Member Anna Weber writes, “What are those ‘bugs’ that I find in vegetables like broccoli and now the Brussels sprouts? Are they aphids? Are they edible? The thought just grosses me out so I end up throwing away a lot of healthful vegetables. Can I wash/rinse them off, and how?” Folks, Anna brings up a good question. This is a subject none of us like to deal with but which we have all inevitably encountered.
Yes, Anna, those’re definitely aphids. Tiny soft-bodied grey fuzzy trouble-makers. Sesame-seed-sized Tribbles. You “can” eat them, as in they’re not harmful (technically I suppose they’d be protein), so it won’t hurt if you ingest a few — but they don’t taste good. (And don’t ask me how I know this; you probably, ahem, already know the answer!) A solution from bygone days was to introduce lots of ground black pepper to the dish you were making — the pepper flavor hid the aphid taste, and the little black flecks of pepper hid the… well, you get the idea. I’ve never consciously done this myself, but it’s a bit of lore that could come in handy if you were stuck between a rock and a hard place (i.e. between hunger and no other options). But don’t despair; there are other ways to deal with them!
In our CSA shares we most often encounter them in the brassicas — broccoli, Brussels sprouts, cabbage, kale. With leafy things like kale, they’re easy enough to spot and wash/rub off; they are a bit clingy though, so a simple rinse doesn’t always cut it. Sometimes you have to get your fingers down in there and rub while rinsing, to dislodge them. Cleaning them out of Broccoli and Brussels sprouts is another story entirely though, as both have lots of little interstices for hiding in.
First, broccoli. About a year ago I wrote a comprehensive treatment (with good pictures) for dealing with aphids in broccoli so definitely go there if you specifically want to address aphids in broccoli. This is by far the best technique I’ve come up with. Rinsing does not work; not even rinsing with hot water.
On to Brussels sprouts. Here, eradicating aphids is a wee bit easier than with broccoli as a) you have to prep each individual sprout before you cook them anyway, b) the buggers are easier to spot, and c) the techniques for removing them are essentially a slightly more aggressive version of the prep you’re already doing.
So: that provides a nice segue into simply showing you how to prep Brussels sprouts!
Prepping Brussels sprouts takes some patience, because there’s no getting around having to deal with them one at a time. It’s all well worth the trouble though, because boy are they good! Think of it as a zen exercise; makes it very contemplative, calming.
Generally speaking (and especially if aphids are not evident), you don’t have to wash Brussels sprouts because you are already “cleaning” them by trimming off the bottom and then peeling away a few outer leaves.
If aphids are present, simply trim off the areas where you see them, or remove more leaves until you’ve reached a layer where they are no longer present.
Or if after trimming and removing a few leaves there are still some aphids and it seems a waste to cut away more sprout to remove them, use a soft-bristle brush under a little running water to clean remaining aphids out of the crevices. I sometimes do this; I go back and forth. Cutting them in half is a reassuring step as well, as this makes it easy to confirm you got all the aphids.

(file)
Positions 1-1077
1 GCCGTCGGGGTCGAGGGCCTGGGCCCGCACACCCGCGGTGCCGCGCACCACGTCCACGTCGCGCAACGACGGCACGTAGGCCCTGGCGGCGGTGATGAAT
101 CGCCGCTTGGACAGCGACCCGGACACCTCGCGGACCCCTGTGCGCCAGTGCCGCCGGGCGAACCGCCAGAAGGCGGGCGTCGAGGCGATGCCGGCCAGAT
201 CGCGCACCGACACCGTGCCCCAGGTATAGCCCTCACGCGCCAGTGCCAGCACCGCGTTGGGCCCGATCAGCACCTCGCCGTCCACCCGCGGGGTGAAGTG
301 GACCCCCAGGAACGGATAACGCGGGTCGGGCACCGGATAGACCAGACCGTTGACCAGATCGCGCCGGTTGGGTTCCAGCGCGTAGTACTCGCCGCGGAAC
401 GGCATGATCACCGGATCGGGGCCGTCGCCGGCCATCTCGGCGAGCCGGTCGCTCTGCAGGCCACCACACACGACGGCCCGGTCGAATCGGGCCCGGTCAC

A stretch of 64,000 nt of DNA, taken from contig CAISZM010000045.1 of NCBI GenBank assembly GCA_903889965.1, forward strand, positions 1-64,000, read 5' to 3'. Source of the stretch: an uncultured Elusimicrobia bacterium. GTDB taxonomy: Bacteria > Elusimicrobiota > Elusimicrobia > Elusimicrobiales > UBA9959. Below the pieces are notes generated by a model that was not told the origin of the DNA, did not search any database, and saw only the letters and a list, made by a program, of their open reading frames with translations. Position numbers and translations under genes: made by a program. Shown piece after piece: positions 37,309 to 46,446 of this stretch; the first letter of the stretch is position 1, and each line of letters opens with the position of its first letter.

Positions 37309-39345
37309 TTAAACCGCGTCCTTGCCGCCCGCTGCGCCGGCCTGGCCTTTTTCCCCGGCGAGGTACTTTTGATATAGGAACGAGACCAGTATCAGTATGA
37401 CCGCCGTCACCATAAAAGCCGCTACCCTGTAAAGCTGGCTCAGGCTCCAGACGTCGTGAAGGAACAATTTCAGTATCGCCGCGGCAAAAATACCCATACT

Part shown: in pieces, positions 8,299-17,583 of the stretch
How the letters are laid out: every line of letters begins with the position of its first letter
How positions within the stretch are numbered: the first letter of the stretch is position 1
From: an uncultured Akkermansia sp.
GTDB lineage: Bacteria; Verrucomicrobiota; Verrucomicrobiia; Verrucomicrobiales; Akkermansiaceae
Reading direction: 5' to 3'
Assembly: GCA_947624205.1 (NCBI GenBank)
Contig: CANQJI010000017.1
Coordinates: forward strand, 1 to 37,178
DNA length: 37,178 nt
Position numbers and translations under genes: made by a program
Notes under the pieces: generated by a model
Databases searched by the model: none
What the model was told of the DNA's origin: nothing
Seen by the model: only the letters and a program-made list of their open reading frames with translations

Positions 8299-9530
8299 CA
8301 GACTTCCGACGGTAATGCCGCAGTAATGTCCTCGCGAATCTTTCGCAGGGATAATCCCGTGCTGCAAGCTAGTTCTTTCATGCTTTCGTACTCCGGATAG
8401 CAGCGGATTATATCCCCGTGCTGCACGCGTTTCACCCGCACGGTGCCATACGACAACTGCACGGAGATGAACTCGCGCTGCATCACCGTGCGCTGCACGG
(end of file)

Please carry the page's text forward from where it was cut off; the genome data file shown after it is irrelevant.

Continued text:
(Cutting in half is not a required prep step though; it’s just one I commonly make, as I like to pan brown them. They are also delicious oven-roasted whole, with a little olive oil, garlic, salt and pepper.)
Sometimes a sprout will just have too many aphids; if that’s the case, chalk it up as a loss and move on to the next sprout.
Pan-Browned Sprout Recipes
There are really many variations, and you should totally feel free to experiment, but the basic steps are: steam trimmed, halved sprouts for a scant two minutes, then brown in a heavy-bottomed skillet in some sort of fat (olive oil, butter, or a combination of both; bacon drippings; coconut oil; whatever you like to cook with), and season with salt. Beyond that, you can introduce herbs; you can introduce other veggies or alliums (onion, leek, garlic); mushrooms, eggs, bacon/ham/pancetta type things, cheeses… I’ve even added nuts and liqueur and flambeed them! (Stand back or you’ll singe your eyebrows!)
In the first example I browned them in a combo of butter and olive oil, then embellished by adding herbes de provence, salt and pepper, mushrooms and shelled pistachios. I like herbes de provence a lot with sprouts, but they would also be good with thyme, or sage.
I try to turn them all cut-side down, so they get nice and browned on the flat sides.
In the second example – a simple breakfast scramble – I used the same butter, oil and seasonings combo (herbes de provence, salt and pepper), but instead of the mushrooms and nuts I added beaten eggs and made a scramble, then served ’em up with a side of sourdough toast. A yummy addition to this combination, if you have it, is to crumble some feta cheese on top and let it melt for a minute or so before serving. But if you don’t have cheese (as I didn’t in this example), they are still perfectly yummy!